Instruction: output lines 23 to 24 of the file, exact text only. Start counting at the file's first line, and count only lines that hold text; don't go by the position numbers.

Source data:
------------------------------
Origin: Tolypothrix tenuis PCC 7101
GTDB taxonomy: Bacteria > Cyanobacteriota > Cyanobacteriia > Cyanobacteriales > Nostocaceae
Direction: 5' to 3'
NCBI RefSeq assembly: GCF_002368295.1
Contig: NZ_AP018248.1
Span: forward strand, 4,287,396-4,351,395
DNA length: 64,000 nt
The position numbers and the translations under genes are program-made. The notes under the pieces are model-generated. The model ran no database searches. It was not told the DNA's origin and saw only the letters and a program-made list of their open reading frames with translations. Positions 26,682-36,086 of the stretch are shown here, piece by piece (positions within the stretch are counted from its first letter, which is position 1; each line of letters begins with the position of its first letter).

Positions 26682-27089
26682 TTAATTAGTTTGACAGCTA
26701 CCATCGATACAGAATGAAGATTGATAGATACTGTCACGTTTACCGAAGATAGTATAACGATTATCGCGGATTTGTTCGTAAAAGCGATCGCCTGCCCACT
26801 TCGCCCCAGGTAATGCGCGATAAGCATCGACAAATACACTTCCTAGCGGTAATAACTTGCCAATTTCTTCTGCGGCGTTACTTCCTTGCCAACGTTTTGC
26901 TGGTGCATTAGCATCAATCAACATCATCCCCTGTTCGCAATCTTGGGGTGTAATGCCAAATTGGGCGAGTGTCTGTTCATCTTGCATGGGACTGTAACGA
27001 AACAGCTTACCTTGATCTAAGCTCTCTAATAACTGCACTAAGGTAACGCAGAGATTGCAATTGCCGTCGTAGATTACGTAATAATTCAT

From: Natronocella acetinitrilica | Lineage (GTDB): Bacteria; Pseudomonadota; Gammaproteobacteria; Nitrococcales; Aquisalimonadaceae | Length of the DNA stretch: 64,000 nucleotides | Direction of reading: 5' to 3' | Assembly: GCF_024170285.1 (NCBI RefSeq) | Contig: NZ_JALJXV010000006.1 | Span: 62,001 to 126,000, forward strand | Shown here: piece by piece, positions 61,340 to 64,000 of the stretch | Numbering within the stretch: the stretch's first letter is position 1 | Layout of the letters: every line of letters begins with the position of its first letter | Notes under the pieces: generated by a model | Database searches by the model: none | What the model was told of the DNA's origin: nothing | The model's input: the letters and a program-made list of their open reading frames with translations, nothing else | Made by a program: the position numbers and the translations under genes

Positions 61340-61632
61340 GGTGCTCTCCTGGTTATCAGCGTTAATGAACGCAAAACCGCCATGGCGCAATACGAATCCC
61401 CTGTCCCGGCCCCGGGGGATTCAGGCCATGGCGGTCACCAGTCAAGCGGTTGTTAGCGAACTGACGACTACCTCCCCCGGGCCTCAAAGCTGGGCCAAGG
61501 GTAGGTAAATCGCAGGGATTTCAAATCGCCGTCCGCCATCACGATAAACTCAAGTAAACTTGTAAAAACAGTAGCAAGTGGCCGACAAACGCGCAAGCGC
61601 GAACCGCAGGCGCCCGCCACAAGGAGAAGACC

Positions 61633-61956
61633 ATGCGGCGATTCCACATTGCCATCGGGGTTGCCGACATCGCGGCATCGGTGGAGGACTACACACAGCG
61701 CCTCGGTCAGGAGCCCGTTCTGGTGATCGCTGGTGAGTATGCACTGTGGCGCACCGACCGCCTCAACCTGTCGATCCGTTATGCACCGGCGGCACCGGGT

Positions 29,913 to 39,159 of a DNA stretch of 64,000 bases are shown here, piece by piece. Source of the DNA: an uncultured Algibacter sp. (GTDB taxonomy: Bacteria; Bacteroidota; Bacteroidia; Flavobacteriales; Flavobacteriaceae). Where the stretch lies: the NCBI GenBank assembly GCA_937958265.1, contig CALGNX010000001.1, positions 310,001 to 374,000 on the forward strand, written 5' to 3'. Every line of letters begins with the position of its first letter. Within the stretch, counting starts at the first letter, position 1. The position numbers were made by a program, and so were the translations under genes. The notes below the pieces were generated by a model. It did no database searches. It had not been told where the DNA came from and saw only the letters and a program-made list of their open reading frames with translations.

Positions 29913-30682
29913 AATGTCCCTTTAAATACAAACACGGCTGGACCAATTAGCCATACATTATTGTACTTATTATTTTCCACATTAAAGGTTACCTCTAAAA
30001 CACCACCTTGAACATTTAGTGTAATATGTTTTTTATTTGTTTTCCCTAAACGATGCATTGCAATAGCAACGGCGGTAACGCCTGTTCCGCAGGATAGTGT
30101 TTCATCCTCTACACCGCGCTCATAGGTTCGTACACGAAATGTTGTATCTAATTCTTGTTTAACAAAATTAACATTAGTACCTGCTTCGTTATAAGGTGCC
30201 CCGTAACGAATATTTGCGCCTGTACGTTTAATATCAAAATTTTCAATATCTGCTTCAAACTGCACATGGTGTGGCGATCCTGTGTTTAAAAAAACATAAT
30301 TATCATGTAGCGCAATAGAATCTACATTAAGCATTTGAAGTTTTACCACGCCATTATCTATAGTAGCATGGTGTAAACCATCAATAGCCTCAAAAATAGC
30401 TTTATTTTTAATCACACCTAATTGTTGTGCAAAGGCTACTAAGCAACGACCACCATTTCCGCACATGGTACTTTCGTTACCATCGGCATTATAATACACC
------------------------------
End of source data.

61701 CCTCGGTCAGGAGCCCGTTCTGGTGATCGCTGGTGAGTATGCACTGTGGCGCACCGACCGCCTCAACCTGTCGATCCGTTATGCACCGGCGGCACCGGGT

Positions 29,913 to 39,159 of a DNA stretch of 64,000 bases are shown here, piece by piece. Source of the DNA: an uncultured Algibacter sp. (GTDB taxonomy: Bacteria; Bacteroidota; Bacteroidia; Flavobacteriales; Flavobacteriaceae). Where the stretch lies: the NCBI GenBank assembly GCA_937958265.1, contig CALGNX010000001.1, positions 310,001 to 374,000 on the forward strand, written 5' to 3'. Every line of letters begins with the position of its first letter. Within the stretch, counting starts at the first letter, position 1. The position numbers were made by a program, and so were the translations under genes. The notes below the pieces were generated by a model. It did no database searches. It had not been told where the DNA came from and saw only the letters and a program-made list of their open reading frames with translations.